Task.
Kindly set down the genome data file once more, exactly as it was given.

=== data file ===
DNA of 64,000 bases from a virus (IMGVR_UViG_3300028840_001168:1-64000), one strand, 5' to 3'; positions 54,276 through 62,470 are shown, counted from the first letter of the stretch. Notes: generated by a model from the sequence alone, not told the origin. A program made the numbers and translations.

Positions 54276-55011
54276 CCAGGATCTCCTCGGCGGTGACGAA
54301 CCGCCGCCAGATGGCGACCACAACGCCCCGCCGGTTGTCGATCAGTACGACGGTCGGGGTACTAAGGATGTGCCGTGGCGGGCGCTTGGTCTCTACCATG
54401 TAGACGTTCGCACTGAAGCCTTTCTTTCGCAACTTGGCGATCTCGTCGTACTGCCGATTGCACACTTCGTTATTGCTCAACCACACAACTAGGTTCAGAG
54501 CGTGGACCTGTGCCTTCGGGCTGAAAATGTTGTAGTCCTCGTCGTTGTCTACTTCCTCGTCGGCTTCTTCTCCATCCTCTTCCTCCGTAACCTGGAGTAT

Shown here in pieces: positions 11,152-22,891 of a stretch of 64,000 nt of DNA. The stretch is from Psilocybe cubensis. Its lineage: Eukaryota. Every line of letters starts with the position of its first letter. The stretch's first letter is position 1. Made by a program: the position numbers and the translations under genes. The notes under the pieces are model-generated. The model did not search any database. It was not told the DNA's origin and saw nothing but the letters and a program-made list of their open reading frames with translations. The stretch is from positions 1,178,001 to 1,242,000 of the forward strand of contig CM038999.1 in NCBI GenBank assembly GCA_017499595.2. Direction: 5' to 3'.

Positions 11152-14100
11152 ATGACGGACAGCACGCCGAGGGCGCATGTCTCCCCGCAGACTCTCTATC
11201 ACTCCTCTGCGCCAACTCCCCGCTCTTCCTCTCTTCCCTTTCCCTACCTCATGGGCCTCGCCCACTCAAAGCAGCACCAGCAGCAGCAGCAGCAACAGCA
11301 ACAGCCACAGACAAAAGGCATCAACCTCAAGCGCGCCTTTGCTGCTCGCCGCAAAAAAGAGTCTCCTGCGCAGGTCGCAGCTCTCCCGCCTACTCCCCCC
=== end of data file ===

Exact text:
DNA of 64,000 bases from a virus (IMGVR_UViG_3300028840_001168:1-64000), one strand, 5' to 3'; positions 54,276 through 62,470 are shown, counted from the first letter of the stretch. Notes: generated by a model from the sequence alone, not told the origin. A program made the numbers and translations.

Positions 54276-55011
54276 CCAGGATCTCCTCGGCGGTGACGAA
54301 CCGCCGCCAGATGGCGACCACAACGCCCCGCCGGTTGTCGATCAGTACGACGGTCGGGGTACTAAGGATGTGCCGTGGCGGGCGCTTGGTCTCTACCATG
54401 TAGACGTTCGCACTGAAGCCTTTCTTTCGCAACTTGGCGATCTCGTCGTACTGCCGATTGCACACTTCGTTATTGCTCAACCACACAACTAGGTTCAGAG
54501 CGTGGACCTGTGCCTTCGGGCTGAAAATGTTGTAGTCCTCGTCGTTGTCTACTTCCTCGTCGGCTTCTTCTCCATCCTCTTCCTCCGTAACCTGGAGTAT

Shown here in pieces: positions 11,152-22,891 of a stretch of 64,000 nt of DNA. The stretch is from Psilocybe cubensis. Its lineage: Eukaryota. Every line of letters starts with the position of its first letter. The stretch's first letter is position 1. Made by a program: the position numbers and the translations under genes. The notes under the pieces are model-generated. The model did not search any database. It was not told the DNA's origin and saw nothing but the letters and a program-made list of their open reading frames with translations. The stretch is from positions 1,178,001 to 1,242,000 of the forward strand of contig CM038999.1 in NCBI GenBank assembly GCA_017499595.2. Direction: 5' to 3'.

Positions 11152-14100
11152 ATGACGGACAGCACGCCGAGGGCGCATGTCTCCCCGCAGACTCTCTATC
11201 ACTCCTCTGCGCCAACTCCCCGCTCTTCCTCTCTTCCCTTTCCCTACCTCATGGGCCTCGCCCACTCAAAGCAGCACCAGCAGCAGCAGCAGCAACAGCA
11301 ACAGCCACAGACAAAAGGCATCAACCTCAAGCGCGCCTTTGCTGCTCGCCGCAAAAAAGAGTCTCCTGCGCAGGTCGCAGCTCTCCCGCCTACTCCCCCC